Jig Paint 101

NOTE: All photos in this picture look smokey because I spilled some barbecue in the oven and it made a mess. However, the show must go on.

I enjoy fishing the Ohio River in the winter for striped bass, white bass, and saugers. This typically means throwing jigs into current and letting them settle to the bottom where the big fish hang out. Because the Ohio River can move very quickly at times, and can fall off at places of up to ten feet or more, it's important to use heavier jig heads to get the lure down. Unfortunately for us big water river anglers, this means searching shelves for our favorite painted jigs which can be time consuming and expensive.

I prefer a 3/8 ounce jig head in white, black, or red. It's hard to find these, so I decided to paint my own jig heads going forward. Through this process, I realized just how easy it is and kicked myself for not trying it sooner. I wanted to encourage my friends out there in internet land to try the same if they are so minded to, as I enjoyed it thoroughly. 

Secure these first:
  • Pen torch
  • Jig powder paint
  • Jig heads
  • Lighter
  • Dowel rod
  • Supports for dowel rod
  • Pliers

To paint the jig heads just grab them at the shank with the pliers. Run them through the flame from the pen torch for about ten seconds, then dip them in the powder just long enough to coat them. Shake it off, then place onto dowel rod to cool. Place into a 350 degree oven and finish them off for 20 minutes. It's that easy!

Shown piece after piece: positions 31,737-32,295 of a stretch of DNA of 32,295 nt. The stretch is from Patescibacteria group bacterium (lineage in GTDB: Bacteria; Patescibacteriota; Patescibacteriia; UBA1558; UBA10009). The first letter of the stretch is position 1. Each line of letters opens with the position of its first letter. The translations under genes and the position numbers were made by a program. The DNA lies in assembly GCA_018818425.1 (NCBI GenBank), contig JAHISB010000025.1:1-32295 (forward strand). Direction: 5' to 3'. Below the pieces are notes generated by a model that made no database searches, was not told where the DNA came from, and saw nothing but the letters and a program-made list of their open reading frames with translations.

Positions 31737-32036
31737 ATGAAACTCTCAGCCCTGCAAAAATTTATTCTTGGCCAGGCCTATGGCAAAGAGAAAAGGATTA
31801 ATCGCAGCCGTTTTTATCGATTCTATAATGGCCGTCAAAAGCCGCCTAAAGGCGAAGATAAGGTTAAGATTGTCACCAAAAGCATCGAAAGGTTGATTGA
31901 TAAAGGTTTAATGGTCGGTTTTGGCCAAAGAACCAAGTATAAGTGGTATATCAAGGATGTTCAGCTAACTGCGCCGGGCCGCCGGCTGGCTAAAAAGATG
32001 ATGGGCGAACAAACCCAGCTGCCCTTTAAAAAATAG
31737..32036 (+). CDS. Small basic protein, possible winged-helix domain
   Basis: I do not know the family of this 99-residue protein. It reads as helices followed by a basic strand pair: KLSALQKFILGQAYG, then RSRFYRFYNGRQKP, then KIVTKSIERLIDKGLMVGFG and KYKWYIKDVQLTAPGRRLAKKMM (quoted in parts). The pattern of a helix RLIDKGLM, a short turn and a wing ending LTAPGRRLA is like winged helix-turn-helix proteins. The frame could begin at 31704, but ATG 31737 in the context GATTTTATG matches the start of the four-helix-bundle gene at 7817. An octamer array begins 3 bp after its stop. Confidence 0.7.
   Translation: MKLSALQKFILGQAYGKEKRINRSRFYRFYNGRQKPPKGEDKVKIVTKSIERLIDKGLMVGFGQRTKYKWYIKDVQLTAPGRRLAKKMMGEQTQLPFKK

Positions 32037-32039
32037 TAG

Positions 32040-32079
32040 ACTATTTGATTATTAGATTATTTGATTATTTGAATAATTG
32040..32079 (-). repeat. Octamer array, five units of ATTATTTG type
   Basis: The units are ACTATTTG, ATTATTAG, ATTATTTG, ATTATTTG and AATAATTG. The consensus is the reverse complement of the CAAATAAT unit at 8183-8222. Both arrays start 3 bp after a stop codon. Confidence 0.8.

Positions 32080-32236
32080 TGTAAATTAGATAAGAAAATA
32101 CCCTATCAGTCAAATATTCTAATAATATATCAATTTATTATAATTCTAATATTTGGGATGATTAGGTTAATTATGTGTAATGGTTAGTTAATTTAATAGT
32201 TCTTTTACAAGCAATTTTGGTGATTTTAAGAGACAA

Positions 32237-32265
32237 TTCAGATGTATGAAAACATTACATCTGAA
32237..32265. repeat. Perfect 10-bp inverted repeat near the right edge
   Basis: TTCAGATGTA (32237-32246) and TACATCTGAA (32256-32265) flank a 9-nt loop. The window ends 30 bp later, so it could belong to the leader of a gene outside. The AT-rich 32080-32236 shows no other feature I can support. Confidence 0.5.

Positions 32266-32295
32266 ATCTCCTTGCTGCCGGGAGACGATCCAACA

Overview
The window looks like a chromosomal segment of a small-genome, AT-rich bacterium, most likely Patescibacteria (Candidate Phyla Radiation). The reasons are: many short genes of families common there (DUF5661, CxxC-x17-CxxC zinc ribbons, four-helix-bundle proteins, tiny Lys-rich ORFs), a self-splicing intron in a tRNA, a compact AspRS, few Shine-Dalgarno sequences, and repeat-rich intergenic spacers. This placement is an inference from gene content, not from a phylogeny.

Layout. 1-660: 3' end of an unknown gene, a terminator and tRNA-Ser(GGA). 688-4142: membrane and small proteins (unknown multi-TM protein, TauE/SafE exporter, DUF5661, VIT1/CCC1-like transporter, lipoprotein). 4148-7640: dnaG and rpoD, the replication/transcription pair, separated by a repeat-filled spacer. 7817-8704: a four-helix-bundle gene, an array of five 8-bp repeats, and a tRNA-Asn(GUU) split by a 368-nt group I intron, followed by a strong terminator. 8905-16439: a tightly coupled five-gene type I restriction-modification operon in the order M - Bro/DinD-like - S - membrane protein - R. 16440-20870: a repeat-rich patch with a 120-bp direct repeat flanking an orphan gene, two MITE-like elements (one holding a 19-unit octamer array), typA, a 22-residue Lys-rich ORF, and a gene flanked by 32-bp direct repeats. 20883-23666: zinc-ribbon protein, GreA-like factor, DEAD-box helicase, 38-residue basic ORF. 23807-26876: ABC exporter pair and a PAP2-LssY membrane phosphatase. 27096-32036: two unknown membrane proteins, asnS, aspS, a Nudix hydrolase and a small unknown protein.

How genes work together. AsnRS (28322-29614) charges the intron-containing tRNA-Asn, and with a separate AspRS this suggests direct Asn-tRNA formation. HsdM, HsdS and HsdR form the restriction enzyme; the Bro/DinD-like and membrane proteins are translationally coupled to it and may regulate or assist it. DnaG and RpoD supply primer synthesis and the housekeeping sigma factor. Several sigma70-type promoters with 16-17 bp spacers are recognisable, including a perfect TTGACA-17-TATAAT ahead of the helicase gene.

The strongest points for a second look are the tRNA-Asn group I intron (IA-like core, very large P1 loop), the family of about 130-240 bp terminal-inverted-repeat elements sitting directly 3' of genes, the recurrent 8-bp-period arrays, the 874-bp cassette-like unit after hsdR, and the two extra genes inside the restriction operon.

Of course, I always have tips to give. So here you go:

  1. Use a butane pen torch or other gas fired torch. Candles seemed to leave a little bit of soot which isn't good for colors. I bought a $10 hobby torch that works fine, and also doubles to make a mean s'more.
  2. Shake the powder up periodically to keep it fluffy before dipping. It makes dipping the jigs so much easier.
  3. The jigs cool quickly, but you'll need to hang them off some kind of rack. I used a dowel rod and the supports from my fly rod building kit. You can use books or something else too. Make sure to use a dowel rod of enough diameter so it doesn't bend in the middle and ruin your work.
  4. Keep the jig heads on the drying rack evenly spaced between each other. If they touch they almost automatically get some kind of stringy paint stuck between them. This is a pain to clean and leave a chunk when it breaks off.
  5. You can put them in the oven when finished, but I don't think it's necessary. They come out of the dip pretty durable.
  6. Paint eyes with model paint, or use decal eyes and dip into an epoxy. I don't paint mine, not sure if it's really that necessary.
Thanks for reading and sorry for the smokey pictures. Again, made a huge mess spilling barbecue in the oven. Oh well!